Meet West Tennessee Farmer Todd Littleton
The Dirt on the Farm
Farm Family: Todd and his father, Ricky
Crops: Corn, wheat and soybeans
Farm Location: Kenton in West Tennessee
Farm Bureau Membership: 17 years
Why do you love your job?
I am astonished by God’s creation, how I can put a seed in the ground and it germinates, grows and produces food with my care. We are dependent on our Creator, and I love to watch that process. It’s more than just a job to me – it’s a way of life. Even though it is very difficult at times, especially in hard years like this one, I wouldn’t do anything else.
What advice do you have for young farmers?
I would encourage them to get a really good education in economics and marketing. Being a farmer today is like being CEO of a company – you must have business skills to survive and deal with labor, managing time and money. I think these are very challenging times for the agriculture industry as a whole. There are a lot of things going against us, like rising interest rates, commodity prices have been cut 50 percent in the last five years, input costs are high and we are in an environment that has cut our profit margin to nearly 0. All this adds up to making it extremely difficult to survive and continue farming without an exceptional yield each year. The business side of farming is so much more leveraged than it used to be. We are borrowing tenfold the amount of money to put in a crop than my grandfather did. However, technology has come so far, which allows us to be more environmentally friendly, more productive and use less inputs than ever before. You just have to have a good business background to survive – and a lot of patience!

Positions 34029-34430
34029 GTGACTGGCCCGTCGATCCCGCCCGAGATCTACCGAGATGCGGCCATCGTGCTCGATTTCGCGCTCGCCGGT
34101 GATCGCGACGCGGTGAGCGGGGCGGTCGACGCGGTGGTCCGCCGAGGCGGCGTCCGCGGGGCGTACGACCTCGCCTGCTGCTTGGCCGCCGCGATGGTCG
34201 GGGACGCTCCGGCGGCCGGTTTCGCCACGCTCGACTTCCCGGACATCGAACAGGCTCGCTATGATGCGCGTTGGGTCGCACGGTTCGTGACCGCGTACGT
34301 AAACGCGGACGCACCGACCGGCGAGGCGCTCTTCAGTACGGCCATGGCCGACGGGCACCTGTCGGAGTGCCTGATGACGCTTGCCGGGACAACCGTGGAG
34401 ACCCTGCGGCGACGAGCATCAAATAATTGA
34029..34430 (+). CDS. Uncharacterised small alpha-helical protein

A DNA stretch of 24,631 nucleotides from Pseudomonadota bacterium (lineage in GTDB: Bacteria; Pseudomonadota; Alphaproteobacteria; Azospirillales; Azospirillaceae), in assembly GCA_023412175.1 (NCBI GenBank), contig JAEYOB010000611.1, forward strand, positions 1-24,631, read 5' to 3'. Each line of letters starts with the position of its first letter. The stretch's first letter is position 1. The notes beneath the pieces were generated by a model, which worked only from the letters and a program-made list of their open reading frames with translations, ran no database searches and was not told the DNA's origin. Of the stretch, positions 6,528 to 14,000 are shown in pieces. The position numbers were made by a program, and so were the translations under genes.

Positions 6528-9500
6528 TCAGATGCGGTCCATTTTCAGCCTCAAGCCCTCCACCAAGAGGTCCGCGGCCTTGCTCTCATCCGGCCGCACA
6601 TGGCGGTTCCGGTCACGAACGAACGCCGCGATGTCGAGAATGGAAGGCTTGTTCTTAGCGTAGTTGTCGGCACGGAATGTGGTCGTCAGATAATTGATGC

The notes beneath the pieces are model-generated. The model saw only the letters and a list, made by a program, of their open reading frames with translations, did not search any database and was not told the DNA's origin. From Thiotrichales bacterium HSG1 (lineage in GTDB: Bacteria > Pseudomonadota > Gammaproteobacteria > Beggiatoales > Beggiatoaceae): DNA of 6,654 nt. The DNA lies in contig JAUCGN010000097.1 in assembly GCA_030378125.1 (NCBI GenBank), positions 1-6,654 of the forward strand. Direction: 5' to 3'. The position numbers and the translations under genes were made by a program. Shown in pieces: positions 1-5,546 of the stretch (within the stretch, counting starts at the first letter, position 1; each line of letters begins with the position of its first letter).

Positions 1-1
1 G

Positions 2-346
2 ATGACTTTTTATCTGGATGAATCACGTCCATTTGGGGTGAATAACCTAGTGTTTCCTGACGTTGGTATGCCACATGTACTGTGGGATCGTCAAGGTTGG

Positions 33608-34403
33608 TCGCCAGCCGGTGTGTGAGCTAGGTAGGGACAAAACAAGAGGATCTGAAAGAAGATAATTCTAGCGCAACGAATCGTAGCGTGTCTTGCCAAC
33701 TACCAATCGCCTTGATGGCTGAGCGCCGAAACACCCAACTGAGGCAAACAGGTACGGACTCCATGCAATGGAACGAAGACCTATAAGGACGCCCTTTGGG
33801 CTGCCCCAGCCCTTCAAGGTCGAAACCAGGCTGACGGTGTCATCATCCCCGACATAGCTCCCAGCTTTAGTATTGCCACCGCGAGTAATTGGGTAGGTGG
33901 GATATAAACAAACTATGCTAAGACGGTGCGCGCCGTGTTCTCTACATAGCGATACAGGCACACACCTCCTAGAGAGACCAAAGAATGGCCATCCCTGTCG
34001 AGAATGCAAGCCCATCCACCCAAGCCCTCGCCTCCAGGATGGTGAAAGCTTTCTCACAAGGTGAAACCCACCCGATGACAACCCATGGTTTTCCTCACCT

Farmers are resilient and necessary to feed the world. We have had hard times before and we will come through these, too, but I hope people will understand that and think about us.
Are you Farm Bureau proud?
I am very proud to be affiliated with Farm Bureau and serve as Gibson County Farm Bureau president. Farm Bureau is there to be our voice when we are in the field trying to run our business. They listen to us, hear our concerns and issues, then represent us, all farmers, nationally. I am proud of the respect Farm Bureau has in D.C. and Nashville; everyone respects them and what they stand for. So many things today are all about politics and money and Farm Bureau has always stood on their own to represent farmers’ interests.
What are your favorite memories from childhood and watching your daughter grow up on the farm?
My favorite memory is riding in the tractor with my granddaddy. Spending time with him was priceless, and at that point, it was all fun and games for me. My daughter, Malone, is only 5, but she comes and rides with me, especially during the long hours of planting and harvesting. The time I get to spend with her during those exhausting hours is irreplaceable.